One of the greatest lessons that I learned while living abroad was that stereotypes are i) useful and ii) often based in fact. I know that we are not supposed to make generalizations about people from other countries but, really, there's a reason that stereotypes exist. Once you accept them, your interactions with people abroad and your interpretation of their actions improve. Accepting stereotypes means not being disappointed when your Italian friend shows up two hours late for your dinner. It means not being offended when your dutch date asks you to cover half of the bill. It means not taking it personally when your Lebanese flatmate wants to negotiate everything
Of course, there are some exceptions.
I knew from experience and from stereotypes, that Cypriots were a crazy bunch. So, when I came here for the weekend to attend my Cypriot friend's wedding, I expected some wild times.
I wasn't surprised when my rental bicycle resembled Napoleon Dynamite's sledgehammer (no, I did not attempt any sweet jumps).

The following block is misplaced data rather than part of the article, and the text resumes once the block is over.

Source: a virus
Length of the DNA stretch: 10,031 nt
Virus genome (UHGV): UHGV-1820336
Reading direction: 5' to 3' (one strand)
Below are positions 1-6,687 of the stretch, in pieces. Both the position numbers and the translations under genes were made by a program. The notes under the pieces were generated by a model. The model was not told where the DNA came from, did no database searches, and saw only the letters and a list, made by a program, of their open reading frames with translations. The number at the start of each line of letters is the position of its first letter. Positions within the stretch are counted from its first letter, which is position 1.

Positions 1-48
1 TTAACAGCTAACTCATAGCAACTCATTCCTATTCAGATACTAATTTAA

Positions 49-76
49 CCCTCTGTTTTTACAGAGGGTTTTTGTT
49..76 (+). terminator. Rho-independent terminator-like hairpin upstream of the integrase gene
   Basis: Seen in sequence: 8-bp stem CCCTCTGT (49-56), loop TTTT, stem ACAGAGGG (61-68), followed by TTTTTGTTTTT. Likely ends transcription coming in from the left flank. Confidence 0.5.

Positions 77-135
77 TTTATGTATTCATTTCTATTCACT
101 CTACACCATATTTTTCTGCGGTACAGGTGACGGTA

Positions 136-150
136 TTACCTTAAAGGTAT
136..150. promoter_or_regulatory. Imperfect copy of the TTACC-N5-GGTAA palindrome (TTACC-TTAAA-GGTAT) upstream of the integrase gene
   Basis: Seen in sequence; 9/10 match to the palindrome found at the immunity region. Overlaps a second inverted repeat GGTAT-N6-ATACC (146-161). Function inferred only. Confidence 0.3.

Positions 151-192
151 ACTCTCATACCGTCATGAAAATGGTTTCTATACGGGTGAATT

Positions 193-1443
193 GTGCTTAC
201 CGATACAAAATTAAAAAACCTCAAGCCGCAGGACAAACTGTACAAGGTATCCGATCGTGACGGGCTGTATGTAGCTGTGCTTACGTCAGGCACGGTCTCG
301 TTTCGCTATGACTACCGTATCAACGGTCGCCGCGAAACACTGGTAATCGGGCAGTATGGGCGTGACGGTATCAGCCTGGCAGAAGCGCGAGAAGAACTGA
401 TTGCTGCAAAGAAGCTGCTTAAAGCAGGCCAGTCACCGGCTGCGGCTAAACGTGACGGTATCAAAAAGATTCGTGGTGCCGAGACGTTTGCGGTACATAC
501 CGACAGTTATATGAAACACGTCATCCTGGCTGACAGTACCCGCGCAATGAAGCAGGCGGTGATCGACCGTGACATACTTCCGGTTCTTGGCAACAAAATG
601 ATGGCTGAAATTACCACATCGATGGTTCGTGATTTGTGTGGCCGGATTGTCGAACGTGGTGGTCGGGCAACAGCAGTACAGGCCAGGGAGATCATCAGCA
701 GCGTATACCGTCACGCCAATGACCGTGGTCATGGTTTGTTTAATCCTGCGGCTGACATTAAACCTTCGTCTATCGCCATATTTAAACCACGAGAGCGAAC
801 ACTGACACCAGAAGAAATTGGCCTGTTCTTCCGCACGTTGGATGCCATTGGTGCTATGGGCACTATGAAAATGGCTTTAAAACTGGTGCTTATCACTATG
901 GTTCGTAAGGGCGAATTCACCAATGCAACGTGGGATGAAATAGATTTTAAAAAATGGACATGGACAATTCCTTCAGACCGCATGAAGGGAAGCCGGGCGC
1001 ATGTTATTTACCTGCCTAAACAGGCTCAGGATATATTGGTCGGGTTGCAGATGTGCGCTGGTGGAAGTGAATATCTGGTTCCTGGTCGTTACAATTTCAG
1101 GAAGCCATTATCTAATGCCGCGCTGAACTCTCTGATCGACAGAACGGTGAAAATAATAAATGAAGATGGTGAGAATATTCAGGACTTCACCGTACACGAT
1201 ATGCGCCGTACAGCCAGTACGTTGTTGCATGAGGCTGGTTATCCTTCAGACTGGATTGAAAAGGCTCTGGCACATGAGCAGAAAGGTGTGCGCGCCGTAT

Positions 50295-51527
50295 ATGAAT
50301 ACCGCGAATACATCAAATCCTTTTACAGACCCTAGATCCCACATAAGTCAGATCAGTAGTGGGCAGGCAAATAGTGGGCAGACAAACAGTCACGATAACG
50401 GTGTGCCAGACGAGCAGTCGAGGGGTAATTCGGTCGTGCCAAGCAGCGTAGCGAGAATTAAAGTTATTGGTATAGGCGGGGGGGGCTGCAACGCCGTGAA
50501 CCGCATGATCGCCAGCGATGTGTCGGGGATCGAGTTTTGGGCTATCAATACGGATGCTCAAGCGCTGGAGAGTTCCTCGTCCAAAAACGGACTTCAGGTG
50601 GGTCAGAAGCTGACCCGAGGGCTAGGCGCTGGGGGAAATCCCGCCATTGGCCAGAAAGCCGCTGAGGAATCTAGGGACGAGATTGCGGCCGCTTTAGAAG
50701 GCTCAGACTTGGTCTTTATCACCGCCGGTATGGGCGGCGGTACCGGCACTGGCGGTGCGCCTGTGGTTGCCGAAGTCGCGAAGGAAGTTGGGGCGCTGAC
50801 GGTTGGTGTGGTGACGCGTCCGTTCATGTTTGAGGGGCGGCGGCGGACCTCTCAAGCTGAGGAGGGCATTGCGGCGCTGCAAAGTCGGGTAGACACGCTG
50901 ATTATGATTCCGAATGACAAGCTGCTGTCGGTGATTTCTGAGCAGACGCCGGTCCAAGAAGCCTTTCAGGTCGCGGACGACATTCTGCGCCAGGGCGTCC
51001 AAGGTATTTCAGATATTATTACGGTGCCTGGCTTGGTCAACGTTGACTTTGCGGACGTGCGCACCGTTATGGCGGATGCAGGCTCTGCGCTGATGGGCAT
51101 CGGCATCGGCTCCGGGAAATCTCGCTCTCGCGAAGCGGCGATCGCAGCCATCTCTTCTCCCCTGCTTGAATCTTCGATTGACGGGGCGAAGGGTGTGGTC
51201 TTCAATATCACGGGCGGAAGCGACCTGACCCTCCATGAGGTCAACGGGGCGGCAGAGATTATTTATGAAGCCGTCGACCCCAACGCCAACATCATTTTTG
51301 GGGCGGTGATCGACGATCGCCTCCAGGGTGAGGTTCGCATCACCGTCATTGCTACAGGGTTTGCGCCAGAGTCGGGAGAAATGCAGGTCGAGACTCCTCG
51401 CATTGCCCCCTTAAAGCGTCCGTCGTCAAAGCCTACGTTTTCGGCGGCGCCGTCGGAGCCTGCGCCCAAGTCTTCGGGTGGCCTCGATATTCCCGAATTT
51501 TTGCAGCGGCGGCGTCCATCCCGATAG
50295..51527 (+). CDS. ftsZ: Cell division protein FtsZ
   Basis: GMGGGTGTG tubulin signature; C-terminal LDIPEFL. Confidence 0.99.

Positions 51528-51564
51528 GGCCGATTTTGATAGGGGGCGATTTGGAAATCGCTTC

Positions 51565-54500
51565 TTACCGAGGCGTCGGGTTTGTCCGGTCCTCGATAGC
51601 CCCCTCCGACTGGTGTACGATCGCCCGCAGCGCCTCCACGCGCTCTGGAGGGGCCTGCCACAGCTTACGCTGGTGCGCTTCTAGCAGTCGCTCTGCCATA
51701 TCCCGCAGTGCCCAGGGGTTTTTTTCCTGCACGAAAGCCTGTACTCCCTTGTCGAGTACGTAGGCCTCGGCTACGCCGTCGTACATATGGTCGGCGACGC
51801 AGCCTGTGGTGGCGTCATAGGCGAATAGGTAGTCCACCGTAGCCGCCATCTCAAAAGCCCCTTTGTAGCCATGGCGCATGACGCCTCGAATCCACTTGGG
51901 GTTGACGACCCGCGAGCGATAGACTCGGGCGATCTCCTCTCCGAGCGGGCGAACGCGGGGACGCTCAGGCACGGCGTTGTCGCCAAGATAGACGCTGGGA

I wasn't surprised by the gigantic pre-wedding bridal ceremony.
I wasn't surprised by the procession of honking cars that followed the bride through town for more than half an hour.
I wasn't surprised by the bottles of hard liquor that appeared at every table (some old fashioned fun!).
What I was surprised by, was a dude on the dance floor with a handgun. We cleared the dance floor thinking that maybe this was some sort of crazy Cypriot tradition, but it turns out it was just a crazy guy. It was on account of stereotypes that we did not clear the building, but perhaps that would have been the more logical course of action. I'm not saying that I'm not going to use stereotypes anymore, I'm just acknowledging that they may have some limitations.